He was also a physician, having studied under the renowned Dr. Benjamin Rush, himself a signer of the Declaration of Independence. James McHenry served with distinction under General Washington on the medical staff during the Revolutionary War. Fort McHenry, where, in 1812, the battle with Britain occasioned the writing of our national anthem, was named after him.

In 1813 he became the president of the first Bible society in Baltimore. He conveys the urgency of distributing Bibles to the public in an article to solicit funds for the society:

“Neither, in considering this subject, let it be overlooked, that public utility pleads most forcibly for the general distribution of the Holy Scriptures.

“The doctrine they preach, the obligations they impose, the punishment they threaten, the rewards they promise, the stamp and image of divinity they bear, which produces a conviction of their truths, can alone secure to society, order and peace, and to our courts of justice and constitutions of government, purity, stability and usefulness.

“In vain, without the Bible, we increase penal laws and draw entrenchments around our institutions. Bibles are strong entrenchments. Where they abound, men cannot pursue wicked courses, and at the same time enjoy quiet conscience.

“Consider also, the rich do not possess aught more precious than their Bible, and that the poor cannot be presented by the rich with anything of greater value. Withhold it not from the poor. It is a book of councils and directions, fitted to every situation in which man can be placed. It is an oracle which reveals to mortals the secrets of heavens and the hidden will of the Almighty….

“It is an estate, whose title is guaranteed by Christ, whose delicious fruits ripen every season, survive the worm, and keep through eternity. It is for the purpose of distributing this divine book more effectually and extensively among the multitudes, whose circumstances render such a donation necessary, that your cooperation is most earnestly requested.” (p. 442-3)

The Christian Religion Offers Most Tolerable Atmosphere for Freedom

Thomas Jefferson, while being the 3rd President, chaired the school board for the District of Columbia, where he authored the first plan of education adopted by the city of Washington, which used the Bible and Isaac Watts’ Hymnal as the principle books to teach reading to students.

On March 23, 1801, Thomas Jefferson wrote from Washington, D.C. to Moses Robinson:

“The Christian Religion, when divested of the rags in which the [the clergy] have enveloped it, and brought to the original purity and simplicity of its benevolent institutor, is a religion of all others most friendly to liberty, science, and the freest expansion of the human mind.” (p. 324)

Patrick Henry boldly declared:

“It cannot be emphasized too strongly or too often that this great nation was founded, not by religionists, but by Christians; not on religions, but on the Gospel of Jesus Christ. For this very reason peoples of other faiths have been afforded asylum, prosperity, and freedom of worship here.” (p. 289)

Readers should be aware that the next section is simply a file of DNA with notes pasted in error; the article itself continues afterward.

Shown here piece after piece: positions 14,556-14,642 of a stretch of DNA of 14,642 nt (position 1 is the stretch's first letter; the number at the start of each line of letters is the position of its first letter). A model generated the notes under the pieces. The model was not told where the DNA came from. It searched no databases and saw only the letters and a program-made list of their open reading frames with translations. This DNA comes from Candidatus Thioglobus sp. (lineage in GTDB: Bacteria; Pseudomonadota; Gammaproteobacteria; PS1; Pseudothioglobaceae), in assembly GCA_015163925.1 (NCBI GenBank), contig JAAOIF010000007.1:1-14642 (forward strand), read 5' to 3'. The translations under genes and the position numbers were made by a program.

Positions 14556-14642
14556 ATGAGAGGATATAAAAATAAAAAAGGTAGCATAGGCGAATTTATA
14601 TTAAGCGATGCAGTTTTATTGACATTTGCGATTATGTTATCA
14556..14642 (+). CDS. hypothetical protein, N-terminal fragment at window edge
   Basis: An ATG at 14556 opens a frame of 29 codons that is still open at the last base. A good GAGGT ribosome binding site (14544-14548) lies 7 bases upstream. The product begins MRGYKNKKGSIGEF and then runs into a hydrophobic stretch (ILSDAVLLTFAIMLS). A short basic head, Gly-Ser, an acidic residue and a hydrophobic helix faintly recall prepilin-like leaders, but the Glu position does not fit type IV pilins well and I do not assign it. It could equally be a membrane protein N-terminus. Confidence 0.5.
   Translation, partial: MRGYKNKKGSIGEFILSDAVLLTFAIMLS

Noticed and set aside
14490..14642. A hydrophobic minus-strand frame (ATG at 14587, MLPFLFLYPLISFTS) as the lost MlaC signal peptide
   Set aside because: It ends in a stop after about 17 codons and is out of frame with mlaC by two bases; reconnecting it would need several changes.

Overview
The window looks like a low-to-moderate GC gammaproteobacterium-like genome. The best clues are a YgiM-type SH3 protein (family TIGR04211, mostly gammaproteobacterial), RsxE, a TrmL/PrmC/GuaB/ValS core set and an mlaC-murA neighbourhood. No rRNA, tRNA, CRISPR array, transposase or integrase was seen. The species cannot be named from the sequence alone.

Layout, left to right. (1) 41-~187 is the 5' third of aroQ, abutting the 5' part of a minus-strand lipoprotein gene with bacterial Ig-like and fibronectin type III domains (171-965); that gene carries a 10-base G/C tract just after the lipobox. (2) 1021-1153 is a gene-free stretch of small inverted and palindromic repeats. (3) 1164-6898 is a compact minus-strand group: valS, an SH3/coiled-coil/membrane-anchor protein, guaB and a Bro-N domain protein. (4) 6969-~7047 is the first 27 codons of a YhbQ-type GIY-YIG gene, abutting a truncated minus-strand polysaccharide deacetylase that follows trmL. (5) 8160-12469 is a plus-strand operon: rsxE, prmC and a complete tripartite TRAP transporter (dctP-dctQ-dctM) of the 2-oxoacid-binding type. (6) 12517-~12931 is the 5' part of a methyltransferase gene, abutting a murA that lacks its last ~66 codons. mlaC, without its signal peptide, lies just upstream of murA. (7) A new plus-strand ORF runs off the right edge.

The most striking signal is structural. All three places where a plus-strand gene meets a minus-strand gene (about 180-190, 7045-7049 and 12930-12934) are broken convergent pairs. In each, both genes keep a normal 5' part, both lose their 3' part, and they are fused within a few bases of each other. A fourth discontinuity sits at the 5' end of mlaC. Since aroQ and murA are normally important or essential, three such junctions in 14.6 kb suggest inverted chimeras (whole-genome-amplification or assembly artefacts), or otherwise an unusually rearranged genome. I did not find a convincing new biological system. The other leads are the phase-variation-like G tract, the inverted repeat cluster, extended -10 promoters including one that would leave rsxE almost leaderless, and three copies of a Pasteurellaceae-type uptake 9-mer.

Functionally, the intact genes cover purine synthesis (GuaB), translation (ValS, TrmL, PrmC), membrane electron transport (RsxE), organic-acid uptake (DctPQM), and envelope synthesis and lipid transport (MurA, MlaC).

First Amendment Not Meant to Diminish Christianity

Supreme Court Justice Joseph Story succinctly clarified the original meaning of the First Amendment when he said:

“The real object of the First Amendment was not to countenance, much less to advance Mohammedanism, or Judaism, or infidelity, by prostrating Christianity, but to exclude all rivalry among Christian sects [denominations] and to prevent any national ecclesiastical patronage of the national government.” (p.25)

Removing the Bible From Our Public Institutions –
Contrary to Founders Desires

Fisher Ames was a Congressman from Massachusetts in the First Session of the Congress of the United States, during the time the Bill of Rights were being formulated. It was Fisher Ames who had suggested the wording of the First Amendment which was adopted by the House:

“Congress shall make no law establishing religion, or to prevent the free exercise thereof, or to infringe the rights of conscience.”

The very person who helped draft the First Amendment also realized the need to restore the Bible to its prominent role in our schools. Said he:

“Should not the Bible regain the place it once held as a schoolbook? Its morals are pure; its examples are captivating and noble…. In no Book is there so good English, so pure and so elegant, and by teaching all the same they will speak alike, and the Bible will justly remain the standard of language as well as of faith.” (p.26)

The Bible As Our Only Law Book – A Dream of John Adams

In his diary, date February 22, 1756, John Adams dreamed what it would be like if each person lived according to Biblical teachings:

“Suppose a nation in some distant region should take the Bible for their only law book, and every member should regulate his conduct by the precepts there exhibited! Every member would be obliged in conscience, to temperance, frugality, and industry; to justice, kindness, and charity towards his fellow men; and to piety, love, and reverence toward Almighty God … What a Eutopia, what a Paradise would this region be.” (p.5)